Spanish company to build Wigton III
Wigton Windfarm Limited has struck a deal with Spanish company Gamesa to expand its wind farm, starting in April, at a cost of US$40 million (J$4.6 billion).
The project will add another 24MW of wind capacity at the company's wind farm complex at Rose Hill, Manchester. The Wigton III capacity is to be commissioned in February 2016, growing the wind farm's total capacity to 62.7MW.
Wigton parent, Petroleum Corporation of Jamaica (PCJ), said Monday that the projected output for Wigton III alone is 63,072MWh annually, and that the project is expected to reduce national oil consumption by over 37,100 barrels per year.
This should generate annual savings of approximately $214 million at US$50 a barrel for oil, the energy agency said. The projection is some $200 million less than at the time of project disclosure in 2014, when oil prices were above US$90 per barrel.
The Wigton III project cost is also valued some US$6 million ($690 million) less than earlier projected, PCJ said. The new farm is slated for a site approximately one kilometre east of the existing Wigton complex.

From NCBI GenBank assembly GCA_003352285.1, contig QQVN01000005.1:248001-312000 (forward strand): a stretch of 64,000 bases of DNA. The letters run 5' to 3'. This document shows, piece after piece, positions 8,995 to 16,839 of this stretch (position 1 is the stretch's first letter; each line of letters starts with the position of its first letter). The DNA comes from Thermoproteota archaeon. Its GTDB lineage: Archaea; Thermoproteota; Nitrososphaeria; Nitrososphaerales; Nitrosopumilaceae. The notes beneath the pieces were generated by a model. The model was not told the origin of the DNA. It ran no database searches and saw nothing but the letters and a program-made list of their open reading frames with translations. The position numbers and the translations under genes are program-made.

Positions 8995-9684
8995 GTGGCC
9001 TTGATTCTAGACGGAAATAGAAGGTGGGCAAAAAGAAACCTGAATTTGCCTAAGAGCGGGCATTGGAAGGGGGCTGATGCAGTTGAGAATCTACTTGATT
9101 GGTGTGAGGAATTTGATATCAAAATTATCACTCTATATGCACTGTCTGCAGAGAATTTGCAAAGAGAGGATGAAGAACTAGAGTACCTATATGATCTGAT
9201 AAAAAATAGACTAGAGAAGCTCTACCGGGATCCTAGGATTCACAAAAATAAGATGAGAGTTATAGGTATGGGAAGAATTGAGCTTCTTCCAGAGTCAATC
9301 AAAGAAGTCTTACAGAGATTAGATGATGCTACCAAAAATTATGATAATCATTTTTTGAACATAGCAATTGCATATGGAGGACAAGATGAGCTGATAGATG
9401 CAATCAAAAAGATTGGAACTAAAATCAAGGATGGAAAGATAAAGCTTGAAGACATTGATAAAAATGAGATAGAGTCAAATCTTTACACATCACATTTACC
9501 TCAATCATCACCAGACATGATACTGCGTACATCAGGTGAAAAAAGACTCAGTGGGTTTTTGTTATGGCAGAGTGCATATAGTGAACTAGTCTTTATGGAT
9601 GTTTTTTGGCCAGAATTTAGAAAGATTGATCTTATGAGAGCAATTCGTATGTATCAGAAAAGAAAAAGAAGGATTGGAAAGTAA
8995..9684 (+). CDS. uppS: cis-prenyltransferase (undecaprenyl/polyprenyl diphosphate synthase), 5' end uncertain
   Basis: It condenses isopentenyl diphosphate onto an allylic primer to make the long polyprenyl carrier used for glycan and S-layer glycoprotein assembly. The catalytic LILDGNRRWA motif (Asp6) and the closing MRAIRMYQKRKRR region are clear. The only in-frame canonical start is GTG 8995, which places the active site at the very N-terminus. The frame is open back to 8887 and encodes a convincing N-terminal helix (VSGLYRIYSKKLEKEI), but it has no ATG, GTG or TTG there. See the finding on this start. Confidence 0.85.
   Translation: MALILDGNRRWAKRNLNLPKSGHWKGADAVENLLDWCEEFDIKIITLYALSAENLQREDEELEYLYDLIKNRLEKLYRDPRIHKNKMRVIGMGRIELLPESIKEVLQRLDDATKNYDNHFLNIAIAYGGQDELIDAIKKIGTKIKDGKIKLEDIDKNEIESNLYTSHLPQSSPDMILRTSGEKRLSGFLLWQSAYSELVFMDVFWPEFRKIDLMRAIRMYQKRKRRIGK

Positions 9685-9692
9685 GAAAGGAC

Under the agreement that was signed in Madrid, Spain, Gamesa will execute a turnkey construction project which will involve the installation of 12 of its G80-2.0MW wind turbines.
The PCJ said that Gamesa has installed over 30,000MW in 47 countries in the last two decades, establishing itself as "world technology leader in the wind power industry".
Gamesa has developed wind farms in Honduras, Costa Rica, Nicaragua, the Dominican Republic, Cuba and Puerto Rico, it indicated.
Wigton III had to compete with other companies for a licence under Jamaica's 115MW Renewable Energy Project, through which the Jamaican Government is targeting, as outlined in the National Energy Policy, renewable energy penetration to 20 per cent of the energy mix with a longer-term goal of 30 per cent.
The total installation investment cost for Wigton I, developed in 2004, and Wigton II, which was commissioned in 2010, was a combined US$74.2 million. The company said last September that it had earned US$69.7 million from wind-generated electricity sales to JPS between April 2004 and August 2014.
Wigton's current 38.7MW capacity farm is the largest wind energy facility in the English-speaking Caribbean.
PCJ said in a release that in Wigton Windfarm's 10 years of operation, the company has saved the country close to $3 billion by reducing oil consumption by close to 406,000 barrels.
The Wigton III capacity will be sufficient to power more than 31,500 homes and increase renewable energy input to the national grid by more than two per cent, PCJ said.
The project is expected to create 125 jobs during its construction phase and then three permanent positions for engineers after commissioning.
Wigton will be financed through the PetroCaribe Development Fund and from Wigton's internal resources, PCJ said.